Touch of Spice: Animal house |

Touch of Spice: Animal house

Christine Currie

Ever since I couldn’t keep a strong grasp on the foot-long water snake startled awake by the lawnmower, the girls have bemoaned the fact that they don’t have a pet snake, belittled my snake-catching skills and basically called me a sissy.

OK, my girls are 5 and 7 years old. They don’t know what a sissy is, but I could see that sentiment in their eyes when they learned that I had him in my hands, but couldn’t manage to hold on long enough for them to get a closer look.

So, on a crisp Thursday morning at Loudy-Simpson Park, when I saw a woman take a hopping side step and heard her say “snake,” I darted forward and, with grace and finesse, bravely captured the little thing (others might tell it a little differently, but this is my story).

With the smelly thing wrapped around my hand, I went running to find my girls, who were admiring a construction crew not far away. That’s a lie. The girls weren’t that impressed with the crew (sorry, guys), they were fascinated with the corkscrew-like device that was drilling holes in the ground (and stirring up the snakes).

But, they instantly lost interest when they saw what I had. Five-year-old Nikki – who spends weekends hunting up bugs and grasshoppers for pets – immediately wanted to hold it. She giggled when it wrapped itself around her small fist and thought for sure its darting tongue meant it wanted a kiss.

As my very small, beaming daughter approached the crew, carrying her new pet, one of the guys jumped back and grabbed a hammer.

Obviously not a fan of snakes, but in the face of a 5-year-old’s delight, I would’ve faked it – if only to save myself from the merciless teasing the rest of the crew was already delivering.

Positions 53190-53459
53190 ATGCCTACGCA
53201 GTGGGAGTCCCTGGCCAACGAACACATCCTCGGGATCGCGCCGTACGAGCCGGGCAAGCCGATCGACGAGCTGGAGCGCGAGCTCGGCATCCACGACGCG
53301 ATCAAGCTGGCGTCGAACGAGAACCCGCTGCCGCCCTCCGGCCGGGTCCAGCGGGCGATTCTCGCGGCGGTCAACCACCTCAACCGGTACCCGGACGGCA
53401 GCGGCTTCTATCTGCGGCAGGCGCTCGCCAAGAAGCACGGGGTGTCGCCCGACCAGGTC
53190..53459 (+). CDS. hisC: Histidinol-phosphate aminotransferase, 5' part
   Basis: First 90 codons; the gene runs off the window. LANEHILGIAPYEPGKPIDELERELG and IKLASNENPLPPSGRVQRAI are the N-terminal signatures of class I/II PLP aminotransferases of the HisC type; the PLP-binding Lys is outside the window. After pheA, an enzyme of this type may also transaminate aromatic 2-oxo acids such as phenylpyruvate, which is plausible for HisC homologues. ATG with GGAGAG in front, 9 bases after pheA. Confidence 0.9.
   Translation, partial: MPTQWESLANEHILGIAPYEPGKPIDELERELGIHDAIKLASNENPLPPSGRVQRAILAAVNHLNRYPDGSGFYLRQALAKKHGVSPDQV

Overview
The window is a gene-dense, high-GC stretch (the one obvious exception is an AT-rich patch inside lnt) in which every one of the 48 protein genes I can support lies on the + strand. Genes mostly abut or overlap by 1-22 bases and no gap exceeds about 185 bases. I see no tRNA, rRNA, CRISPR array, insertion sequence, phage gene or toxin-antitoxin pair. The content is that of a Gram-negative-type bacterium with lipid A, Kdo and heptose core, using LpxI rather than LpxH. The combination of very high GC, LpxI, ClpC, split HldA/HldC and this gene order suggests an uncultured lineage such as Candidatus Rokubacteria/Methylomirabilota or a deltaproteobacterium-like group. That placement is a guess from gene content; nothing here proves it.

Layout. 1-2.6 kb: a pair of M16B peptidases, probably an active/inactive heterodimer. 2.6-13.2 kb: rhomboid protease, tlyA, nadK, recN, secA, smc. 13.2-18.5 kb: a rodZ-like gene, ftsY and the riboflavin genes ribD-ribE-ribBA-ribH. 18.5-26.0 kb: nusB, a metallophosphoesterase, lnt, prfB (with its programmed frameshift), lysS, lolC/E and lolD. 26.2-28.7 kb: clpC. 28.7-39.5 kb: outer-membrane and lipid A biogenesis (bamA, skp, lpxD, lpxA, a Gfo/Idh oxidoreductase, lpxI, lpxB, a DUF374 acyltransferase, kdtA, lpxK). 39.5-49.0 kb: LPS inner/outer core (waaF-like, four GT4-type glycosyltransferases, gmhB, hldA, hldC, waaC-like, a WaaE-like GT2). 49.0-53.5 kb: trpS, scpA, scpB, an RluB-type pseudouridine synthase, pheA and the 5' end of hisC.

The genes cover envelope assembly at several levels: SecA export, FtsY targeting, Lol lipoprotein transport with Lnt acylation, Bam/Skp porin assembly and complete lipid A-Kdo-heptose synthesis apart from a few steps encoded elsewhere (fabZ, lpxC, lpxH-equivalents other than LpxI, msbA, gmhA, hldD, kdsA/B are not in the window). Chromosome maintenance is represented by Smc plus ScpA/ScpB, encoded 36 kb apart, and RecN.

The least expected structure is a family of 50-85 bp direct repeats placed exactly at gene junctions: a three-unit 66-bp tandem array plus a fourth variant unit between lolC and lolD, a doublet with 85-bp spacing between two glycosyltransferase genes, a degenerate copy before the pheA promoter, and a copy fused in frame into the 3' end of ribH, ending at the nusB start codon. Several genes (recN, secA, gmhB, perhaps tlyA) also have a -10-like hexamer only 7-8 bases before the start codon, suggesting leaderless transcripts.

Our next stop was Grandma’s – a fact that I should have dreaded more given what we were bringing, but I had a hard time doing so after Grandpa helped Nikki dig up earthworms and encouraged her to take them home in her pockets.

Halfway to the car, I heard my name and turned around to see another snake being ferried my direction.

Perfect! (I really did think that). Now each of the girls could have her own. Of course, Katie wanted a snake of her own, but she wouldn’t even consider touching it, so it was tucked in her purse (by Nikki) and that’s where it lived the rest of its hours. (That’s what writers call “foreshadowing,” but I’m betting you already guessed the outcome of this particular story).

When I picked up the girls eight hours later, I was met with the sad fact that neither snake had lasted the day (Another lie. I certainly wasn’t sad about it, and the girls were over it). One of the lucky snakes (his name, ironically, was Jake, despite the fact that I explained to Nikki that I couldn’t tell whether they were boys or girls) darted through the grass to freedom. The other I found lying belly-up in the driveway. There were no signs of distress, so my assumption was excessive handling plus heat plus desire resulted in another form of escape.

Nikki, of course, thought he was just taking a little nap. I had to explain that snakes didn’t sleep on their backs with their mouths open and their tongues hanging out.

I should have expected the question that Nikki asked that night.

“Is there a place you can go to pick out any kind of pet you want?”

I told her yes, but they were far, far away.

She asked where we got our dog, Buddy, and I told her that I’d ordered him off the Internet, which I had. He was adopted from a pet shelter on the Front Range.

Nikki was shocked.

“You ordered that fat thing?” she asked incredulously.

Wryly, I explained to her that his picture wasn’t an exact representation of the real thing.

She didn’t get it.

I told her that was a good reason to avoid Internet dating.

She didn’t get that either.

I told her, for the time being, to stick with snakes.

Her “silly mommy,” was the end of our discussion.

I’m sure we’ll pick up where we left off when she’s about 15.

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